Cycling and walking should be introduced as a central feature in our public health policy. The benefits can be enormous for the better health of Malaysians and these activities can save the country billions of ringgit in health and productivity costs.
Yes, cycling is becoming popular among Malaysians for recreational purposes. It is time for the Government to tap on this popularity and make bicycles a mode of transport, thus making cycling a daily exercise routine for Malaysians. This can be done through a National Cycling Policy to provide safe and convenient infrastructure for cyclists. These 2 issues are the main hindrances for the use of bicycles as a mode of transport. The regular and widespread use of cycling to workplaces, schools and for errands will increase physical activity among Malaysians, in turn creating healthier and more productive citizens.
Physical inactivity is the 4th leading risk factor for global mortality, accounting for 6% of deaths globally. Regular physical activity is crucial to achieving and maintaining a healthy lifestyle. It can help to reduce the risk of coronary heart disease, stroke and Type 2 diabetes by up to 50%, and is also important for good mental health. Increasing physical activity levels in the population will help prevent or manage over 20 conditions and diseases, including cancer.
Malaysia is the fattest country in South-East Asia. 60% of Malaysians above 18 are overweight. In 2002 chronic diseases like heart disease, cancer and diabetes accounted for 71% of all deaths in Malaysia. All these unhealthy outcomes are partly due to the inactive lifestyle of Malaysians.
In 2004, it is estimated that physical inactivity in England cost £8.2 billion (RM42.3 billion) annually (this included the treatment of chronic diseases like coronary heart disease and diabetes). A further £2.5 billion (RM12.9 billion) each year is spent on dealing with the consequences of obesity.
According to a report, “The British Cycling Economy” by the London School of Economics, the health benefits from cycling saved the British economy £128 million per year on absenteeism. Projected gains for the next decade showed that regular cyclists could save the economy £2 billion in terms of reduced absenteeism alone. Over the same period, a 20% increase in cycling levels could save the economy £207 million in terms of reduced traffic congestion and £71 billion in terms of lower pollution levels.
Dutch and German cities have invested heavily to expand and improve bicycling facilities. From 1978-96, the Dutch doubled their massive network of bicycle lanes from 9,282 to18,948 km. Similarly, the Germans almost tripled the extent of their bicycle path network from 12,911 to 31,236 km during 1976-95.
A comparative study on the improved facilities for safety of walking and cycling in Germany and Netherlands showed that these initiatives brought down injuries and fatalities when compared to less safe and inconvenient facilities in the USA. The improved facilities in these 2 countries also encouraged more walking and cycling.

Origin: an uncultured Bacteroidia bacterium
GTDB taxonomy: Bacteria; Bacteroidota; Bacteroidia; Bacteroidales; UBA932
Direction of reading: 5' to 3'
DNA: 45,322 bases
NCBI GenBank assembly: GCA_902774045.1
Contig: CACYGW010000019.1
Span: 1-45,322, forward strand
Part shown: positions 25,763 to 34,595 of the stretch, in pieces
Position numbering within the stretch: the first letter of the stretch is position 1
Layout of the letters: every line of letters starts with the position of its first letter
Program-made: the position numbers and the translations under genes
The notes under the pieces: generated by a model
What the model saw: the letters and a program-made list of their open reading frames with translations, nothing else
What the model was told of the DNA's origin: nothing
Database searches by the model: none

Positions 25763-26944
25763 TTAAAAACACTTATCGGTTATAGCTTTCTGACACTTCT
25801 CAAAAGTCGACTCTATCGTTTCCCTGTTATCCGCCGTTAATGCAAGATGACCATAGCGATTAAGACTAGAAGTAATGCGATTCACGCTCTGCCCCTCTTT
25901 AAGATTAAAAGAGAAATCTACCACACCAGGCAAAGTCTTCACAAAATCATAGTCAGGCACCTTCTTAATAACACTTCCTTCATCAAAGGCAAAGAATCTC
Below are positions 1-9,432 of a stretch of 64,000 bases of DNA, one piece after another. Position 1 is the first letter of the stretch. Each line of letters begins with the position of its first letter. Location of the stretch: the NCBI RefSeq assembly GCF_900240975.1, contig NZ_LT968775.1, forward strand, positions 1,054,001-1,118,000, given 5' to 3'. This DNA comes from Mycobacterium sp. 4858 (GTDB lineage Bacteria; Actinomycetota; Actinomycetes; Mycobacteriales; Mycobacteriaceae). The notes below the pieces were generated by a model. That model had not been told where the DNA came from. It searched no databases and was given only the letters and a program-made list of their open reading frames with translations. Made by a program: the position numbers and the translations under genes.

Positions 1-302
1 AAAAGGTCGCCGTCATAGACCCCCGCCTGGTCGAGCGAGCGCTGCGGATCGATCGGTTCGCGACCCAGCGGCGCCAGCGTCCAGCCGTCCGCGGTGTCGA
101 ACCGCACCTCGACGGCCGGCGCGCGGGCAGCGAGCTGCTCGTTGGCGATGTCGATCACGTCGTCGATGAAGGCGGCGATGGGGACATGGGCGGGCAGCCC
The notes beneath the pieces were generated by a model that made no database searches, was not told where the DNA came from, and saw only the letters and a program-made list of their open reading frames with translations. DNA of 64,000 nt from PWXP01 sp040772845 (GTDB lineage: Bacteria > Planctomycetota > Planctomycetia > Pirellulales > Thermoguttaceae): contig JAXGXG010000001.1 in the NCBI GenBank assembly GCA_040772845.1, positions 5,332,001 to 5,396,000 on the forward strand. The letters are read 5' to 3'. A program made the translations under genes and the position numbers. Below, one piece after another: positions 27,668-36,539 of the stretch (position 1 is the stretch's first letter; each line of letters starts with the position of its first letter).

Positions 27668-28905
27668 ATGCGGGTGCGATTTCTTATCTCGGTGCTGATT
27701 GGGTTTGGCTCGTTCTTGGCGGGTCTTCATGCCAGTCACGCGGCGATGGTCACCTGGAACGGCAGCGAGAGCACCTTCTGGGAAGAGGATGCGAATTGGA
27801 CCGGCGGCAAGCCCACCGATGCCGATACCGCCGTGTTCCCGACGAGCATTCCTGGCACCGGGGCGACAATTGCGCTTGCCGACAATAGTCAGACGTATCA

A National Cycling Policy should have the following features:
— An integrated cycling infrastructure policy which focuses on making cycling safe, easy and convenient.
— Infrastructure and road design must be adapted to cyclists’ needs.
— A well-organised cycle network which allows cyclists to reach destinations easily.
— Careful design choices must be made in each specific situation.
— Create easy availability of bicycles by giving incentives for bicycle ownership and for affordable citywide bicycle rental systems.
— Encourage schools, institutions, employers (including government departments) and organised groups to promote cycling and provide the necessary infrastructure in their premises.
A National Cycling Policy will go a long way to promote public health in Malaysia and will bring tremendous benefits to the country in bringing down health, transport and environmental costs. On the other hand it will increase the nation’s productivity. By addressing the safety and convenient infrastructural needs of cyclists, cycling as a mode of transport and as an exercise routine will be given the best possible boost.
CAP together with the Ministry of Domestic Trade, Cooperatives and Consumerism, the Department of Environment, the Education Department and the Bicycle Club of Bukit Mertajam is organising its 16th Cycling Campaign in Bukit Mertajam on 22nd September. The CAP Cycling Campaign started in 2006 and the interest in cycling had grown tremendously since then.
For those interested in joining the campaign, please get the entry forms from the following contacts:
JAS Pulau Pinang (Suffian: 04-5751911)
JPN (Azizan: 019-4584410)
CAP (Ooi Kim Aun: 04-8299511/012-5549651)
KBBM (Fong Choo: 012-4005987)
Hassan : 017-4758862
and bicycle shops
The closing date for entry is 10th September.
Press Release, 27 August 2013